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THIS UAKRE DAILY TIMES.' BARKK. VT.. THURSDAY. SEPTEMBER 12. 1912.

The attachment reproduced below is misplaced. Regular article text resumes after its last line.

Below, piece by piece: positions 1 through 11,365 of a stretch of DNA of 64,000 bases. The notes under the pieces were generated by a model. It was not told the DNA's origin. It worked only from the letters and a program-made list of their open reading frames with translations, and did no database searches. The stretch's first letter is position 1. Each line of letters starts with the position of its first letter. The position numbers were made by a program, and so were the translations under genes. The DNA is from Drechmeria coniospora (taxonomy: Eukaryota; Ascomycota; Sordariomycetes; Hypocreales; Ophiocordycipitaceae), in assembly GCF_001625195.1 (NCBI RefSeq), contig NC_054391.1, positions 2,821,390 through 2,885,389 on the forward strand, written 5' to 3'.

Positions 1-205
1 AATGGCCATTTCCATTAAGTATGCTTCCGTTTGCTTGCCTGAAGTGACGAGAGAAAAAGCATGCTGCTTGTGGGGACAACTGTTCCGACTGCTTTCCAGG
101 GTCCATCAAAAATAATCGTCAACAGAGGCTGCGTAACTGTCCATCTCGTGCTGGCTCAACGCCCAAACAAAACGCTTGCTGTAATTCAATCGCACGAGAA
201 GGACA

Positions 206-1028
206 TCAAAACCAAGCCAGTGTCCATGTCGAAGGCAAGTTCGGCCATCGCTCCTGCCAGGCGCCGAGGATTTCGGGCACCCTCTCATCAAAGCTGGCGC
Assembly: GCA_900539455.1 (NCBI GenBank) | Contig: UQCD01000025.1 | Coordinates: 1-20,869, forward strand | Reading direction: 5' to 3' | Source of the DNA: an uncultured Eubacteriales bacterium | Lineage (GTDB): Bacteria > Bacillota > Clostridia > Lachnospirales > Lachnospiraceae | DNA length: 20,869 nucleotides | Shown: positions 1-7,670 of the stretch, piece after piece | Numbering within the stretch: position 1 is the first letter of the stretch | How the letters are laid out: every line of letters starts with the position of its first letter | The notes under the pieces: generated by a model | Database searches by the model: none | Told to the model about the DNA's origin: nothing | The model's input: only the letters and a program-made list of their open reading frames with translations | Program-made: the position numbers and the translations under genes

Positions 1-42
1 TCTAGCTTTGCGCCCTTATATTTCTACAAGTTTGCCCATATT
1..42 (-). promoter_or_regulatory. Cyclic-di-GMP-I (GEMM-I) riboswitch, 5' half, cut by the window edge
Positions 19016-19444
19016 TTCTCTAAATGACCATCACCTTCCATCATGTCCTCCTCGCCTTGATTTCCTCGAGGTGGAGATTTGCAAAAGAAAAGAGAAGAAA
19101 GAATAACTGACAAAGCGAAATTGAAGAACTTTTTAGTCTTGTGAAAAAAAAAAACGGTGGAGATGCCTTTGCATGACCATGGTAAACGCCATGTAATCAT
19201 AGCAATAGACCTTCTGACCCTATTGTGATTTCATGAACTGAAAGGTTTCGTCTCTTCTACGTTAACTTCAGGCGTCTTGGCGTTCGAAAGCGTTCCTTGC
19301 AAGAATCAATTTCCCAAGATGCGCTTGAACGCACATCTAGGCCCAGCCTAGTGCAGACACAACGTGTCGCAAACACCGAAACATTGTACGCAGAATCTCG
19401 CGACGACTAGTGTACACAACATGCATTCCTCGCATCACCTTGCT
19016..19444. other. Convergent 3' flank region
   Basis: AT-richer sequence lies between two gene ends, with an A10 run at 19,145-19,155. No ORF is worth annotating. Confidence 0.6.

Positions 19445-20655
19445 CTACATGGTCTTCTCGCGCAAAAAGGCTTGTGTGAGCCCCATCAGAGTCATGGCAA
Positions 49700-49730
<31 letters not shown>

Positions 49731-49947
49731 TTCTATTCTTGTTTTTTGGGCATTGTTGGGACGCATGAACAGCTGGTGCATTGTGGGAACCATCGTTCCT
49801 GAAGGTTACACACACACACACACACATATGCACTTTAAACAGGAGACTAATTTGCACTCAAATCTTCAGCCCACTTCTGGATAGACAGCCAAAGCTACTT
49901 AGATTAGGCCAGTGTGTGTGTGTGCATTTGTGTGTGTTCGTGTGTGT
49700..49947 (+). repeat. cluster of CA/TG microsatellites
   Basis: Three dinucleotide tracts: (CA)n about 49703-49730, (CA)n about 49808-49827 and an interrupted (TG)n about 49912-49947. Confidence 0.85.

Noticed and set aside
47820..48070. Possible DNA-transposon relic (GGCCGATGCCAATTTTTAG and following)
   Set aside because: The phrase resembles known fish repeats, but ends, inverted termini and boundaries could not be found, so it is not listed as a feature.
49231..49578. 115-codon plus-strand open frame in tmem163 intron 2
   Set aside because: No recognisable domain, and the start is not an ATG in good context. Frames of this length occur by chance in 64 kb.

NO MORE GRAY OR FADED HAIR Women and men who use PARISIAN Saee can be sure their hair will never turn gray. PARISIAN Sago will preserve the nat ural color ot the hair; top it from be coming faded and lifeless, and by nour ifliinc the hair root erive to the hnir a luhtre aud radiance that compels admira tion. .. PARISIAN Sage stops falling hair; banishes dandruff; makes the scalp clean and free from itchiness and promotes a growth of heavy hair. Large bottle 50 cents at dealers every where. Sold by Red Cross Pharmacy on money back if dissatinfled plan. CHELSEA. SOUTH RYEGATU. Dr. and Mrs. !. C. Cowan of Oroton were visitors at Will Darling's Mon day. Mrs. Henry (Joodine was a business visitor in Wells River Friday. Mr.: and Mrs W O. Simpson were in Washington last week Thursday and Friday to attend the fair. Jj. ITcartz returned Saturday from a several days' visit in Concord and Ex eter, N. II. Rev. John Lytic occupied the pul pit at the Presbyterian church Sunday morning and evening. Mrs. T. Gray and daughter, Gladys, returned home Monday from a few weeks' visit with her daughter in Lynn, Mass. Grant Brown was nn over-Sunday vis itor at his home in Marshfield. Pewey Darling left for Harre Mon day, where he is a student in Spaulding high school. The II. P. picnic, which was to have beeu held in Mr. Gilfillun's grove last Saturday was postponed to next Satur day, on account of rain. Mrs. A. T. Beaton and daughter. Par bara, went to Roxbury last Thursday for a few days visit with her parents. Mr. and Mrs. F. J. Tewksbury and daughter, Manoric, and A, T. Beaton took an automobile trip to Roxbury Mondav to visit friends and attend the fair at Xortlitield. Mrs. Margaret Dar ling and Miss Ella Samuelson aeaom panied them to Barre, where Mrs. Dar ling is visitng friends and Miss Samuel son is attending school at Goddard sem inary. EAST CALAIS. The vote on the Progressive ticket for representative was 4(i, instead of 2., as stated in the paper last week. Harold and Esther Dwinell, Frank Scott and Doris Wilber have gone to Montpelier seminary to enter school. Bessie Slayton and Helen KnfT, are at tending Goddard seminary in Rarre. Mr. and Mrs. Frank Marsh, C. It. Dwi nell and D, L. Scott were in Montpelier Monday. W. G. Eastman and Mr. and Mrs, C. E. Bliss were in Montpelier Tues day. About fifty friends and neighbors of Representative and Mrs. W. G. East man spent a delightful evening with them Tuesday, Sept. 3. Kev. Chapin will preach for the Con gregational people an indefinite length of time. Grace Bliss was in Marshfield Tuesday. GRANITEVILLE. There will be an entertainment given by the Socialist local of Graniteville in the Miles hall Friday evening, Sept. 13. All Socialists ami those iii svmnatliv with the movement are extended a cor- : dial invitation to attend. Bring along the ladies. Monday evening, Sept. 2, a delightful entertainment was given in the parlors of the Congregationol church for the benefit of the Christian Endeavor so ciety. ' The program was most kindly volunteered by young ladies visiting Miss Blanche Townsend. Miss E. P. Davis, who is a contralto soloist, gave several line solos, being accompanied on the piano by Miss Townsend. "The Rosary" was especially enjoyed. Miss Naomi S. Bailer, dramatic reader, gave a varied selection of readings, which were much enjoyed by the appreciative audience, "The Lost Word," by Van Dyke, being rendered with great effect. The instrumental music given by Miss Xora Taylor anil Miss Vera Beckwith added not a little to the enjoyment of the evening. The platform was pretti ly decorated with qualities of wild asters and golden rod. the color scheme being gold mid purple. At the close, little Dorothy Marshall went forward and pre sented bouquets of . choice flowers to Miss Davis and Miss Bailey. This sur prise was planned by the flower com mittee, Mrs, A. W. W, Whitney and Mrs. J. A. Lawrence. Friday evening. Sept. 6, the boys of the Knights of King Arthur club gave a farewell party in the Congregational church parlors to two of their members, Russell Cor win, who has gone to Nor wich university, Xorthfield, and Milo Sleeper, to Southern l'ines, North Car olina. Each boy invited a lady friend and a pleasant hour was spent in a gamp, "The Flower Wedding." The most puzzling of the thirty questions to an swer was the one, "How did the groom know that the bride would marry him?" I The answer caused much amusement "Aster." Refreshments of cake, wafers and fruit punch were served by Mrs Lawrence, alter winch lively games were played until a late hour. The ladies of the Congregational church cave a somewhat novel supper Saturday, Sept. 7, every article on the menu, and every word of the various notices beginning with the letter S. The tallies were arranged m the form of an S, the menu cards, with the list of sub stantial, sundries, sweets and sips. were in the shape of an S. At each plate was placed a bunch of sweet peas. The decorations of the tables and room were sunflowers, sweet pens, sweet al.vs Biim and spnrrowgrass. In spite of the rain, which came just at supper time, a large nuinlier of people were present and a good time wa enjoyed, not only by the "seekers," who "surely said stomach satisfied," but also by the "se date sisters" who spread the supper, and the "sympathetic spirits," who served it. WEST TOPSHAM. Several from this place attended the Washington fair last week. A daughter was born Saturday morn ing to Mr. and Mrs. L. P. Hight. Mrs. John Vance, who has been visit ing her mother, Mrs. C. H. McCrillis, returned to her home in North Liver more, .Me., the .first of the week. A. S. Jewett carried her to Groton in bis new auto. Edward P. Poole of Meadville, Pa., ac companied by his son, Albert, has been visiting his brother, Charles, at E. C. Poole's. This was Mr. Poole's second visit to Vermont in thirty years. R. M. Harvey of Montpelier was here and in Orange on business last Tuesday and Wednesday. George Bond, though an octogenarian, recently swung he scythe into his al falfa patch with a vigor that would have done credit to many an eighteen-year-old youth; and we also noticed that H. M. Jackson, crowding far into the eighties can handle the old "bush hook" with considerable ease. But then, "Hunt" was ahrays an "easy mower" and it seems he has not yet lost the art. . A sister of Mrs. Rice from Massacbu setts is visiting at the Cottage hotel on -Maple avenue. . u. Jackson and wite ana nnie White and Ada Mills are attending the fair at St. .lolinsbury this week. George Jl. llight, our select man, is busy tlieese days building bridges in this part of the town. A Swell Affair MONTPELIER. NORTH MONTPELIER. At Fountains & Elsewhere Ask for W1 HI M HLW M M H WW The Original and Genuine The Food-drink for All Ages'. At restaurants, hotels, and fountains. Delicious, invigorating and sustaining. Keep it on your sideboard at home. Don t travel without it. A quick lunch prepared in a minute. Take no imitation. Just say "HORUCK'S." Not in Assy RfliBk Trusi DON'T NEGLECT YOUR WATCH A WATCH is a delicate piece of machinery. It calls for less attention than most machinery, but must be cleaned and oiled occasionally to keep perfect time. With proper care a Waltham "Watch will keep perfect time lor a lifetime. It will pay you well to let us clean your watch every 12 or 8 months. All' work done promptly and guaranteed. Wm. O. MARTIN Watchmaker and Jewelar 74 North Mala Street, Barre, Vt. Mrs. Lewis Dix wan in Plainficld on Wednesday afternoon to attend the meeting of the Daughters of Liberty. Miss liattie Johnson is working for Mrs. Frank Blodah. Mr. and Mrs. (Jeorge Ilollister and family and Mr. and Mrs. Arthur Town send are visiting at South Manchester, Conn., ths week. Dr. Frank Wheeler was in Burlington Monday and Tuesday. Mrs. Susan Ferguson and Mrs. Mliss of Ifinesburg are visiting at George L. Kcl ton's. Mrs. Fannie Little is spending a few days in Burlington. Mr. and Mrs. Fred Sibley and family went to Starksboro Tuesday to attend the funeral of Mrs. Staylos, a friend. It is expected that Mrs. Roy Sibley, who has been at Mary Fletcher hospital for an operation and treatment, will be able to leave the hospital Thursday. Mr, and Mrs. George L. Pray, Mr. and Mrs. Kphie Pray visited relatives in East Calais and South Woodbury on Sunday. Mrs. Elmer Kellv of Windsor visited at Mrs. George L. Prav's Saturday. Mrs. Henrv Chapin has been ill the past week with rheumatism. Mrs. Diaries Stodilird has a new piano a Regentn from H. A. Gould's music rooms, Harre. Twin sons were born to Mr. and Mrs. Frank LeRarron of Calais Sept. 0. On Sept. 0, nine years ago. twin sons were also born to Mr. and Mrs. LeBnrron. Mrs. Albert Converse and daughters, Marguerite and Josephine, visited at Kphie Prav's Friday and attended the piny. "Mrs. Busby's Boarders." Mrs. J. AV. Butterlield is ill with a fever. Miss AA'innie Wells is caring for her. Muster' George Pray is visiting at John Joyce's in Xorthfield this week. I Mrs. Edgar Stoddard is not so well Miss Mertio Wells of Burlington is car ing for her. Mrs. Charles Little is in Mary Fletch er hospital, Burlington, for treatment and an eration. Death of Patrick F. Glynn Resulted Yes terday from Tuberculosis. Patrick F. Glynn died yesterday after a long illness with tulierculosos. Three years ago he was forced to give up work on account of increasing ill health. He learned the stone cutting business about twenty years ago and had been em ployed with various companies ever since, working in Barre for a time be fore finally giving up work. He is sur vived by his second wife and several children. Governor Mead of Rutland and Porter H. Dale of Island Pond, the chairman of the committee which is to look after the placing of the bronze medallion in the State House, which the legislature of HMO appropriated $n00 for, in mem ory of the private soldiers of Vermont, were in the city yesterday and practi cally decided that the tablet should be placed on the second floor, opposite to the entrance to the house of represen tatives. The medallion is the work of Miss Mary Strobe, who makes her home with Mr. Dale and has a studio in Boston. RANDOLPH. Mr. and Mrs. J. B. Eldredge have gone on a trip to Boston to remain several days, and in their abst-uce Mr, Williams of Bramtree is assisting in the post office. Mrs. Eliza Covey and Mrs. Delbert Covey, who have been here since last Thursday with Mr. and Mrs. AVilliam Bailey, left for their home in Exeter, H., on AA'ednesdav. Mr. and Mrs. E. W. Tewksbury left on AVediicsday for a trip to lake (icorgc and surrounding country. Mrs. fc. I. Walker, who lias been with H. L. Patch and family since last week, returned to her home in Boston Wednesday, Misses Ellen and Evelyn AAcbster, who came from Hudson, Ohio, early in the season to visit Mrs. Anna Morse and other relatives, started for Connecticut on Wednesday, where they will remain till the middle of October, before going to their home in the West. Miss L. E. Townsend of Barre, who has been with Mrs. Clarence Sault since Sunday, stopping on her way from Bos ton, where she had been to purchase millinery goods, went to Barre on AV'ed nesday. Harold Gilman, a former clerk in the store of Bell Brothers, arrived here on AVednesday from Barre and will pass his vacation from his work in the A'aughan store of Barre in this vicini ty with friends. Toothache Gum STOPS TOOTHACHE Instantly U.ed by Million the World Over. All dnic atoret or by mail, I 5c C. 8. Dint , Co., Detroit. Mich. " GUARD THEiR SHADOWS. Native African Believe They Are n Part of Themselves. Tbe shadow is the recognized portion of man among modern African peoples. In West Africa the natives told Dr. Nassau that it wns possible for a hu niiin being to have his shadow stolen or otherwise lost and for him to exist. In a diseased or dying state. In this case his body would cast no shadow. She same authority says tbere is a widespread belief among tbe Datives la a dual soul, which consists of a spir it which, as far as Is known, lives for ever In tbe world Of spirits, and a shadow, which for an uncertain length of time hovers around the mortal re mains. Here we seem to have confusion be tween the spirit body and tbe shadow of a man. The shadow, according to Miss Kings ley, is one of tbe four souls of man. She noticed that men would march hap pily enough through tbe forest or grass land on o blazing morning, but when they came to a piece of open ground they would go around It, not across it. because they were afraid of losing their shadow. They only do tbis at noontime. On asking some Bakwirl why tbey were not anxious about losing tueir souls at nignt time, sue was ioia mar. at nlgbt all shadows lay down in tbe shadow of tbe great God and so be came stronger, (lad she not noticed how long and strong tbe shadows of men. trees and mountains were In tbe morning? Murders are sometimes com mitted secretly by driving a nail or a knife Into a man's shadow. From Dr. Wallis Budge's "Osiris and tbe Egyp tian Resurrection." A DRY GOODS COURTSHIP By M QUAD Copyright, 1912. by Associated Lit erary Press. SOUTH CABOT. Band Concert at Montpelier. Programme of concert to be given by the M. M. Band at Montpelier, Friday evening, Sept. 13th. at 8 o'clock. March "Hero ol Manilla". ...... .Lenz. Overt ore " Sem i ra m ide" Ross i ni. Solo for Bass, Pomposo Haves. (Mr. AVm. A. Milne.) Mazurka Russe, La Czarine Ganne. lTumareske Dvorak. Waltz "Alicia" Bennett. Select ion "Three Tw ins" Hosehna. Charge of the Battalion" Hall. THE CHAMPLAIN Transportation Go's NEW YORK EXCURSION Thursday, September 19, 1912 Fare from Burlington and other lake ports to Xew York and return, with op tional rates and routes, as follows: $0.00 going via Lake Cbamplain Steamer, D. & II. R. R., to Albany, thence via Hudson River Night Lint- Steamer "C. AA'. Morse" from Albany or "Trojan" from Troy; returning same route. Half rates through Lake George in connection with this trip, 75 cents. $7.00 via Lake Champlain Steamer. D. & II. R. R. to Albany, New York Cen tral and Hudson River R. R. to New York, returning optional via N. Y. Cen tral or Hudson River Night or Iay Line Steamers. Half rates through Lake Lake George in connection with this ex- i cursion, for return trip only 73 cents. Steamer A'ermont leaves Burlington 8:50 a. m. Tickets good for return passage from Xew York p to and including Sept. 2H. For further information see large band bills or address undersigned. Applications for staterooms accom panied by check or money order, should be sent to 1). A. Loomis, General Mana ger. The Champlain Transportation Co., Burlington, A'ermont. Mrs. Hayes Bassctt and children re turned Monday from Bradford, where they were visiting and attending the fair last week. R. S. Hawkins was at AAr. R, Tib bett's over Sunday. Harrv Cole of Hardwick was the guest of AV. R. Tihbett Sunday. C. E. Scribner took a party from West Danville to the hite Mountains in his auto. Charles Houghton and family were in Barre Saturday. R. S. Currier of Barre. county road commissioner, was in the place Saturday. Mrs. Eastman of Hardwick is visiting at James Bouldry's.. Miss nintillion Nardini of Roxbury, Mass., is visiting her sister, Mis. Ray mond Lamberton, for two weeks. EAST CABOT. B. Frank Harris of St. Johnsbury and Carroll AA'inn of Danville were visitors at G. AA'. Heath's Sunday. Mr. and Mrs, K. If. Clark of Barre were visitors at V. I). Blake's the first of the week. Miss Esther Howland of Cabot is the guest of Mr. and Mrs. AA'ilber Howland for a few days. Jarues Farmcnter has returned to his home in Brooklield, after a visit at Robert Barr's. Miss Grace Blake went Sunday after noon to Burnet to her school work. Miss Inez Abbott was home over Sun day from Hardwick. ORANGE. Card of Thanks. I wish to thank my friends for the many beautiful cards and flowers winch were sent me on rav eightieth birth day. Mary A. Uugbee. THE DOCTOR'S RIDE. And Why, After Awhile, He Had the Car All to Himself. A doctor, according to tbe story, saw late one night a One automobile baited outside a cemetary. He bid beblnd a tree, for be suspected that body snntch- ers were at work, and. sure enough. In a few minutes he saw two ugly charac ters stagger from the cemetery carry ing a body. They placed it upright in tbe automobile as though it were alive. propplug it securely In the back sent, and then tbey hurried back to the cemetery to All tbe violated grave again. Tbe doctor in their absence lift ed tbe body out ot tno automobile, hid It under a hedge and took its place himself. Soon the scoundrels returned. One seated himself at the wheel, and tbe other fixed himself in tbe back seat be side the body, so as to support it. Then, in tbe darkness, tbey glided off. After awhile the man in tbe rear seat said In a rather awed tone, "This body seems mighty warm for a corpse." The chauf feur reached back bis band and touch ed it. "Don't it. though:" he muttered, between perplexity and fear. Then the corpse. In deep, sepulchral tones, ex claimed; "Warm? Of course I'm warm! And if you had been where I've been for tbe last two days you'd be warm too!" With loud yells of horror the body soatcbers leaped from tbe automobile and (led. The doctor seized tbe wheel and drove it home. lie bus it, tbey say, still. Exchange. Half Mourning. Tbere ore drawbacks even to being the wife of a wealthy man, as Mrs. Millyuns found out. Although tbey have been married only a few weeks, she bardly ever has n quiet bour with her husband. It's business from morn ing till night and in tbe evening be only begs for pence and rest- So tbe other day she came down to dinner in a somber black frock. "Why on earth, dear, are you wear ing that frock?" asked Mr. Millyuns, eying her gown with distaste. "AA'by. It's almost half mourning." "Of course it's half mourning." re plied tbe lady, with much mournlug. "Don't you always say when you come home from the office that you are' balf dead?" Exchange. BASE BALL INTER-CITY PARK SATURDAY, SEPT. 14 Hardwick vs - Italian A. C. Game called at three P. M. ADMISSION - 25c Remember the Place Inter-City Park The Position of the Poles. Both Peary and Amundsen made al lowances In determining tbe sites of tbe poles. Their position Is not per fectly constant, tbere being a counter clock elliptical movement of some thir ty feet mid a counter clock circular movement of some twenty-six feet in diameter in a period of 423 days at tbe extreme axis of the earth. This change, however. Is so slight as not to be reckoned In practical calcula tions. Peary and Amundsen made no guesses, but took several observations from various standpoints to determine roncluslvely that they had reached the poles. Christian Herald. Raising His Bluff. She (rending a list of names in a na llonal subscription! Anonymous. 6 francs: we'll make people believe that's tve. He Ob, no: let's choose this one. "Anonymous. 100 francs." She That's loo much. He Nothing is too much, inadarae, in a national cause. Pele Mele. said Whyf "Experience is a great teacher. the old fogy. "Then why do some men get married itir times?" asked the cheerful idiot -Cincinnati Enquirer. Aunt Sally Warner, as she was fa miliarly called by everybody, wanted a new calico dress, and 6he went to Smith's dry goods store in tbe village of Clyde to price around and beat down and Anally pay the price of 7 cents a yard. She was inspecting pat 'erus when Uncle Silas Frlsble came in. When they bud greeted each other she turned ber back to tbe calico aud said: "Uncle Silas, you know I have had three husbands." "I know it's three or four or five or along there somewhere. 'Pears to me you spend most of your time gettiug married aud burying husbands." "Silas," she says in tones of confi dence. "I've made mistakes in my tbre marriages, and I don't want to make one lu my fourth. I don't admit tbat there'll be a' fourth, but if 1 should happen to decide to marry ag'ln I don't want to be taken in. How is a widder woman to Judge a man?" "AVell, now. if I was thinking of mar rying ag'in, which I hain't, as I've got an old woman and five young uns, I'd first bunt around for n soft pine shingle. Then I'd sharpen up my jackknlfe and sit down by my lonesome in some place where no durned dog or calf wns likely j to come rooting arouud. and then I'd whittle and think and think and whit tle. Mebbe I'd whittle nnd think for a whole week, but when I got through I'd know tbat I wns correct" "But I can't whittle." "No, but you can knit, and that's Just as good. Who is tbe feller who Is sparking you this time?" "It's a man named Lemuel Johnston, and he's about fifty years old." "And what have you made up your mind about him?" "I haven't made it up at alL That's what I'm a.skiug your advice for." "I see. Well. Ill do the best I can. If I was a widder woman and a man come along and appeared to have de signs agin me I'd get out my knitting and watch him as be talked, and I'd remember certain things to wit namely: , "A man who sits cross legged most of tbe time is purty certain to be lazy. "A mau who stands around with his hands In his pockets will kick like a steer if dinner isn't ready on tbe mi nit "The man who comes courting and rings in poetry Is going to raise a row after marriage if bis wife don't like fat pork. "Tbe man who Is narrow between the eyes and carries a sharp nose has a widder's possessions figured to a cent "Tbe man who sighs and shakes his bead in a mournful way and wishes he could do more for the heathen In Af rica is going to keep mightily close tab on your pin money after marriage. "A freckled face man is generally a contented man. but whether contented with his lot or to let his wife build the fire in tbe morning is a tiling you have got to find out later on. "There are men who come courting who are soft spoken and move about like a cat After marriage tbey will yell at tbe oxen so as to be beard a mile away. "The boisterous man Is apt to be hearty and good natured. but he will wake tbe baby up every time he comes Into the bouse and let all the family quarrels be known all over the neigh borhood. "A man who sits aDd rubs his hands and smiles and uses precise language is thinking how much tea and coffee he will allow you to measure out for a drawing after marriage. "A scowl between a -man's eyes means concentration of thought, but the trouble Is that you don't know what be has concentrated on. It may be love, and It may be speculation. "A widder womnn In sizing up a feller who has come sparking should take a good look at his month. If It la unusually wide his talk will never go much beyond cabbages, but If It's a woman's mouth he'll be a good hand at saying cutting things. If it droops at tbe corners he considers himself a sort of a martyr and 111 used by the world, and whenever the bread is heavy or the potatoes not quite done he's going to break out '-"Then there's one more sort of man. He's the chap that boldly knocks on the door and stalks in when it's open ed and says: "'Are you the Widder Warner? " 'I am,' says you. "'Had three husbands, I under stand?' "'I have.' - 'Well, it's time you took the fourth, and I'm here to fill the bill. I am whnt I am and am worth about $5,000 all told. I've got to drive along to tbe blacksmith's shop to get my wheel fixed, nnd I'll stop for your answer when I come back.' " "And does ho stop?" asked Aunt Sally. "He does." "And does the widder consent?" "After knitting and thinking for an hour or so." "And and It is a happy marriage?" "Tbe chances are even up. ond you haren't fooled away any time over tbe matter." Aunt Rally turned to a piece of call ro and wet It with her mouth to see if It was a fast color and then backed "P to tbe counter to giggle nnd say: "Thanks. Uncle Slle. I reckon Til go home and wait for tbat feller to come along" Slice if as you use it gjmoke Sickle Plug when you want real tobacco. Sickle Rug keeps moist and sweet. The firm plug, protected from air or weather by its tobacco-leaf wrapper, will not dry out like tobacco that is cut up and depends upon tin can, tin foil and oiled paper for protection. Economical and convenient. More and better tobacco for your money no package to pay for. Doesn't crowd your pocket nothing to spill. Try if today own dealer 3 ounces 10c 1 TAYLOR IS COMMANDER. Atlantic City, Sent. 12. Oscar T. Tay lor of Pittsburg, wan yesterday elected commander-in-chief of the United Span ish VA'ar veterans. EAST BARRE. . I he voters of fire district IV o. 1 ar warned to meet in firemen's hall on F day, September 13, at 7:30 o'clock t see what action may he taken to inn rove the water system. 1 1 Brt& uijnoMlin& TTTa o (to without After a dusty ride, wash your head with this ideal shampoo. It is so cleansing, refreshing and invigora ting that you will wonder how you ever did without it In hygienic tubes, 25c; jars, 50c At all druggists. t AKM rALK You have a lot of things now to make the pigs thrive small potatoes, apples, j pumpkins, corn, etc., etc., and the way to cook these things is in a "Farmer's j Boiler." Don't monopolize the kitchen stove, and then holler because dinner isn't ready on time a 50 gal. Boiler only costs $12.50, and it vill be useful for heat- inir water when you come to dress these same pigs. Puy one of these Boilers, ana you win wonner now you ever goi moiig iimii u. , A. W. ALLEN, Averill Mills "HONEY FITZ'S" BOY'S OATH. Mayor Makes Boston Schoolboys Take "Oath of Athenian Youth " Boston. Sept. 12. Boston' I2.".0')0 public school children r,pon return:nir to their deek yesterday w-r rw;i'iicd to read the "Oath of the AthcnWu Yjutli,'' by Mayor Fitzgerald's ordc. Via the Central Vermont Railway W YORK EX Tuesday, September 24th, 1912 VIA New London and Steamer "CITY OF LOWELL" of the New London Line. h falsa TV fi 71 'Illy .yti-iMy for the round trip. Leave Williamstown 10:30 a. m. ; Barre 11:20 a m. ; Montpelier 12:01 p. m. ; Northfield 12.35 p. m.; Ran dolph 1:16 p. m. ; Bethel 1:30 p. m. ; South Royalton 1:42 p. m ; White River Junction 2:15 p. m. ; due New York 7:00 a. m. Throujh wide vestibule coaches will run solid to New London. Dining car meals a la carte to White River Junction. Buffet parlor car ser vice to New London. Tickets good going on trains Nos. 8 and 2, September 24th. to arrive New York morning of September 25th. 1912. Good returning to leave New York any day until October 1st. 1912. in clusive, to arrive at starting point October 2nci, 1912. For further information see flyers.